Now to show that (31) will hold, we decompose \({\mathbf {D}}^{-\frac{1}{2}}_n(\varvec{\theta _0}) {\mathbf {F}}_n( \varvec{\theta }) {\mathbf {D}}^{-\frac{1}{2}}_n(\varvec{\theta _0})\) as

$$\begin{aligned} {\mathbf {D}}^{-\frac{1}{2}}_n(\varvec{\theta _0}) {\mathbf {F}}_n( \varvec{\theta }) {\mathbf {D}}^{-\frac{1}{2}}_n(\varvec{\theta _0})& = \mathbf {I} + {\mathbf {D}}^{-\frac{1}{2}}_n(\varvec{\theta _0})\{{\mathbf {F}}_n( \varvec{\theta _0} )-{\mathbf {D}}_n(\varvec{\theta _0}) \} {\mathbf {D}}^{-\frac{1}{2}}_n(\varvec{\theta _0}) \\&+ {\mathbf {D}}^{-\frac{1}{2}}_n (\varvec{\theta _0})\{{\mathbf {F}}_n( \varvec{\theta } ) - {\mathbf {F}}_n( \varvec{\theta _0} ) \} {\mathbf {D}}^{-\frac{1}{2}}_n(\varvec{\theta _0}). \end{aligned}$$

Hence, it is sufficient to prove that for any unit vector \({\mathbf {u}}\) and for any \(\varvec{\theta } \in \mathbf {N}_n(\varvec{\theta _0})\) ,

$$\begin{aligned} e_n^{(1)}( \varvec{\theta _0} )& = {\mathbf {u}}^{\top }{\mathbf {D}}^{-\frac{1}{2}}_n(\varvec{\theta _0}) \{{\mathbf {F}}_n( \varvec{\theta _0} )-{\mathbf {D}}_n(\varvec{\theta _0}) \} {\mathbf {D}}^{-\frac{1}{2}}_n(\varvec{\theta _0}) {\mathbf {u}} = o_{p}(1), \end{aligned}$$
(32)
$$\begin{aligned} e_n^{(2)}( \varvec{\theta } )& = {\mathbf {u}}^{\top } {\mathbf {D}}^{-\frac{1}{2}}_n(\varvec{\theta _0}) \{{\mathbf {F}}_n( \varvec{\theta } ) - {\mathbf {F}}_n( \varvec{\theta _0} ) \} {\mathbf {D}}^{-\frac{1}{2}}_n(\varvec{\theta _0}) {\mathbf {u}} = o_{p}(1). \end{aligned}$$
(33)

To show \(e_n^{(1)}( \varvec{\theta _0}) = o_{p}(1)\), we need the results of Lemma 6.4. Now, \(f^{rs}_i(\varvec{\theta _0}) \) is a sequence of independent random variables and based on Lemma 6.4, we have \( | f^{rs}_i(\varvec{\theta _0}) | <M(\varvec{\theta _0}),\) \(\,r,s=1,2,3.\) Hence,

$$\begin{aligned} \frac{1}{n^2}\displaystyle \sum _{i=1}^{n} {\mathrm{Var}}\{ f^{rs}_i( \varvec{\theta _0}) \} \le \frac{M^2( \varvec{\theta _0})}{n} \rightarrow 0\,\,\,\,\,\text { as }\,\, n \rightarrow \infty . \end{aligned}$$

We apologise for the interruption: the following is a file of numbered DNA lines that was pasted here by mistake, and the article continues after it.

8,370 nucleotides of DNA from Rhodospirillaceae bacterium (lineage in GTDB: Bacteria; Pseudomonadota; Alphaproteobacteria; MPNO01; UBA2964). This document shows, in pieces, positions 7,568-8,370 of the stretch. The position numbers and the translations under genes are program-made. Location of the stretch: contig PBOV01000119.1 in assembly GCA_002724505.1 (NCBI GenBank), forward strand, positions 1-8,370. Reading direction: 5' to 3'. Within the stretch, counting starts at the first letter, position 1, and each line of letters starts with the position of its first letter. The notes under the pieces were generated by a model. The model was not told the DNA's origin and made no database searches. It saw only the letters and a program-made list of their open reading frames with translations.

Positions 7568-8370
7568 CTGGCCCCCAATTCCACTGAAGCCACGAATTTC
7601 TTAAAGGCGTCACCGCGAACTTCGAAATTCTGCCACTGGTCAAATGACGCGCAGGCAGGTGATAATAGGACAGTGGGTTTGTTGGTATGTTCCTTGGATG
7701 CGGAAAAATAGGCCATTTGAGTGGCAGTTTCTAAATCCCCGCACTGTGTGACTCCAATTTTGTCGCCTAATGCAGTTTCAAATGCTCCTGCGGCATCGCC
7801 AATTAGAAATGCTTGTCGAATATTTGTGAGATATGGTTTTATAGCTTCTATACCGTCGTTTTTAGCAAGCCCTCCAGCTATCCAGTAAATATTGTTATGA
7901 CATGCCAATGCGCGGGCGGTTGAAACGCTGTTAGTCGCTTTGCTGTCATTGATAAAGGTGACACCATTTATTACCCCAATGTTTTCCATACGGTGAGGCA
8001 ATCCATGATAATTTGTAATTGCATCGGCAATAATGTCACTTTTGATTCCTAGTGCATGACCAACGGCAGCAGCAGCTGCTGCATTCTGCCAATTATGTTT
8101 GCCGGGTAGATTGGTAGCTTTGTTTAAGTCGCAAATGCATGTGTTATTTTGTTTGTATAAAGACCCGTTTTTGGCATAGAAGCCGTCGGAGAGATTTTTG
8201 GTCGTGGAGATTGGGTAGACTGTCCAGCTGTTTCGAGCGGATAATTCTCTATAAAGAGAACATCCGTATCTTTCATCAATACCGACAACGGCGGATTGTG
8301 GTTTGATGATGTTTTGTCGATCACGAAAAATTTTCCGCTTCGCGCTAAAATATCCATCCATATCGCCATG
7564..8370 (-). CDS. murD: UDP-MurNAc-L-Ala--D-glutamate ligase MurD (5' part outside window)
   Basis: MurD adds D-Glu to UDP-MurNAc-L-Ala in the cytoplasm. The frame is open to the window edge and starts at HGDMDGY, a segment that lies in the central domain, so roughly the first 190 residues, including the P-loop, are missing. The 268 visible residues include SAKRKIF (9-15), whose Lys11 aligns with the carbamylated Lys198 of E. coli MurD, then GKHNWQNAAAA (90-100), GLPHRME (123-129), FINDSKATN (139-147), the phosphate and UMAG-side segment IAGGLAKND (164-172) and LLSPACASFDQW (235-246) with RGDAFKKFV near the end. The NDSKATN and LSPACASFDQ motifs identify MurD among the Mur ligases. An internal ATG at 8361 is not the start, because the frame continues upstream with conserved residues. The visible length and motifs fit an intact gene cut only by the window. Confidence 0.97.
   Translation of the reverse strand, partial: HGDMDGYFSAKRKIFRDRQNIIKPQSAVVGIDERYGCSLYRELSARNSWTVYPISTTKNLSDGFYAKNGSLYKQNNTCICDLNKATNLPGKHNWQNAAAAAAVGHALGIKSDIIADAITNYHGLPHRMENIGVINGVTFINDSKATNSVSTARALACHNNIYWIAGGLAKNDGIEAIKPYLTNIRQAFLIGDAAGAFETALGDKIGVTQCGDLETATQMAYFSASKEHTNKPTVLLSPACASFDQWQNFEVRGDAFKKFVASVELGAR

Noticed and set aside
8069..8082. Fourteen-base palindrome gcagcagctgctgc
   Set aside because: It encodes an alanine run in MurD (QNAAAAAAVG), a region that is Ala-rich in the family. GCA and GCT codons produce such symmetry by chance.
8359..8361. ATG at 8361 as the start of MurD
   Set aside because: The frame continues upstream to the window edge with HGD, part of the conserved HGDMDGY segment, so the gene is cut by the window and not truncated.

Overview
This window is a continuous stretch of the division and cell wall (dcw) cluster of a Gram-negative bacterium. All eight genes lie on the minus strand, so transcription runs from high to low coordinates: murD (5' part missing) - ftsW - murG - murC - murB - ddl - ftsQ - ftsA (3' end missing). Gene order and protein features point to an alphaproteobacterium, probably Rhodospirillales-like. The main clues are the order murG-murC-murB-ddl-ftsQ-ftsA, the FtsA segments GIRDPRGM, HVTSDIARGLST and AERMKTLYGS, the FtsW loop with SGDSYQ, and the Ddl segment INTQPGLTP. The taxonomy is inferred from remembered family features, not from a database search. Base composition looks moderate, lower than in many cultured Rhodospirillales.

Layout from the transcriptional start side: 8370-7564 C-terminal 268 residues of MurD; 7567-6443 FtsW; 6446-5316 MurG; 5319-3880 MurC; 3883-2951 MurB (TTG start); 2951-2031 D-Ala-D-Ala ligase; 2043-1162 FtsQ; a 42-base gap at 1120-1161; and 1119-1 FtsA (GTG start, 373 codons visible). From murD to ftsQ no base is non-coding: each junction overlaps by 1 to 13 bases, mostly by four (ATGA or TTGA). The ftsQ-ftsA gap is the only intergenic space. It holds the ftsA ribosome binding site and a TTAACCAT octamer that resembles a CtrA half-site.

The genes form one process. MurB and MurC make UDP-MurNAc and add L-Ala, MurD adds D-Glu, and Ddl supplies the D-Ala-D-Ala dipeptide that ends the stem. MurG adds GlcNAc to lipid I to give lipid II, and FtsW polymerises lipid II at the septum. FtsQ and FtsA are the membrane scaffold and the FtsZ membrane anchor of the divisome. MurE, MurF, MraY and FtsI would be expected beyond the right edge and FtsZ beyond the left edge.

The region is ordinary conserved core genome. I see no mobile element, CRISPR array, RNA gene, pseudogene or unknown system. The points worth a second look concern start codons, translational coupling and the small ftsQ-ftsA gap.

Therefore, by the weak law of large numbers, for all \(r,s=1,2,3,\)

$$\begin{aligned} \frac{1}{n}\sum _{i=1}^{n}\{f^{rs}_i(\varvec{\theta _0}) -d^{rs}_i( \varvec{\theta _0})\}= o_{p}(1). \end{aligned}$$

For any unit vector \({\mathbf {u}}\), let \({\mathbf {u}}_n = \frac{ {\mathbf {D}}^{-\frac{1}{2}}_n( \varvec{\theta _0}) {\mathbf {u}} }{\sqrt{{\mathbf {u}}^{\top }{\mathbf {D}}^{-1}_n( \varvec{\theta _0}) {\mathbf {u}} } }\). Then, \({\mathbf {u}}_n \) is also a unit vector and hence

$$\begin{aligned} | {\mathbf {u}}^{\top }_n M_n {\mathbf {u}}_n | \le \sum \limits _{\begin{array}{c} r,s=1,2,3 \end{array}} | m_{n}^{rs} | \end{aligned}$$

for any matrix \(M_n=(m_{n}^{rs}), \, r,s=1,2,3\). Thus, we have

$$\begin{aligned} | {\mathbf {u}}^{\top }_n\{ {\mathbf {F}}_n( \varvec{\theta _0})-{\mathbf {D}}_n(\varvec{\theta _0}) \} {\mathbf {u}}_n | \le \sum \limits _{\begin{array}{c} r,s=1,2,3 \end{array}} \left| \sum _{i=1}^{n}\{f^{rs}_i(\varvec{\theta _0}) -d^{rs}_i(\varvec{\theta _0} )\} \right| . \end{aligned}$$

Using the result in (26), we have for \(\eta >0\), \({\mathbf {u}}^{\top } {\mathbf {D}}^{-1}_n(\varvec{\theta _0}) {\mathbf {u}} \le \lambda _{max}\{{\mathbf {D}}^{-1}_n(\varvec{\theta _0}) \} \le \frac{1}{n\eta }.\) Then,